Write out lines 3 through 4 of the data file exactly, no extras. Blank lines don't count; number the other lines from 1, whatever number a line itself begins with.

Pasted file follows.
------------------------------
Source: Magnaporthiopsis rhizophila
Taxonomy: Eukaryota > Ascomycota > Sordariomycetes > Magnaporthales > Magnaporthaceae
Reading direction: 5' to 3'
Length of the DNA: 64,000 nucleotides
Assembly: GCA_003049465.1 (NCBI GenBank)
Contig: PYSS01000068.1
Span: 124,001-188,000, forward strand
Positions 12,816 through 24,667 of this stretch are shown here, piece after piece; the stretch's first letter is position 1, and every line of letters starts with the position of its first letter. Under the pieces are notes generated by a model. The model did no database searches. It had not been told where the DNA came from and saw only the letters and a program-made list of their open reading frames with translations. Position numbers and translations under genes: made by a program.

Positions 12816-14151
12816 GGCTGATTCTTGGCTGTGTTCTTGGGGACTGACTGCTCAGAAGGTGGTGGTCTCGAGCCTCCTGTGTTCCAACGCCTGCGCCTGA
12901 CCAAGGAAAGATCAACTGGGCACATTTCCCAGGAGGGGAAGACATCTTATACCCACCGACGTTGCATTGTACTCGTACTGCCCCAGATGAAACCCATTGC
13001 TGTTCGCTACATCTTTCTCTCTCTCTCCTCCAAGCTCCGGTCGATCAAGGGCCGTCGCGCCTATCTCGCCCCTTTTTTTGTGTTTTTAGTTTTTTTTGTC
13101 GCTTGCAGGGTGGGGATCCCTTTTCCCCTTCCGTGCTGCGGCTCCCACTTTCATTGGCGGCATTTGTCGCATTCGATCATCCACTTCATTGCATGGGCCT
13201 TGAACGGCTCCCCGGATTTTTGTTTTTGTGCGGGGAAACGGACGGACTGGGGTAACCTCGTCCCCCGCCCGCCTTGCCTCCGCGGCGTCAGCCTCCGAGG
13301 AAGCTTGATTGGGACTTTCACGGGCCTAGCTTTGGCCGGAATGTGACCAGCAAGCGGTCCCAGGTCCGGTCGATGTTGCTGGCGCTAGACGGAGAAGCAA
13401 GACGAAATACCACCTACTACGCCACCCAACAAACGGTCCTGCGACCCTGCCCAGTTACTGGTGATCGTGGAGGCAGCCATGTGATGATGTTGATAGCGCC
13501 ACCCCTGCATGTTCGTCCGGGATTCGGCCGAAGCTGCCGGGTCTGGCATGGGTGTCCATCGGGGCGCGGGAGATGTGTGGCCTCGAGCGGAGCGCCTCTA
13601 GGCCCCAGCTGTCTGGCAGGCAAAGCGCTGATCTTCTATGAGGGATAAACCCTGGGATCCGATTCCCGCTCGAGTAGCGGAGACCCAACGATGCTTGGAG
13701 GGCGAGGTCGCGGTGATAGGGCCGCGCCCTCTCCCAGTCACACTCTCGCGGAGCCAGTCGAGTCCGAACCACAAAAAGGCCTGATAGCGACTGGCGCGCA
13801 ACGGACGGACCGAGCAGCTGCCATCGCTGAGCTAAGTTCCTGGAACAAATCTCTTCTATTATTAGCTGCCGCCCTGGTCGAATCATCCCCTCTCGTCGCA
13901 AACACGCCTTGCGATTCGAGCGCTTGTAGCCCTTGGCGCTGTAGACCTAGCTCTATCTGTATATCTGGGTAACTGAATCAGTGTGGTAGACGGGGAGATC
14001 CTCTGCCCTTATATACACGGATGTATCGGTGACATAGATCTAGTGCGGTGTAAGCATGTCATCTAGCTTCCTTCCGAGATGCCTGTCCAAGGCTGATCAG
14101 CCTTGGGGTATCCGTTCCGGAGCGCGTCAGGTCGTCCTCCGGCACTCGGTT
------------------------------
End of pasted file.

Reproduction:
Reading direction: 5' to 3'
Length of the DNA: 64,000 nucleotides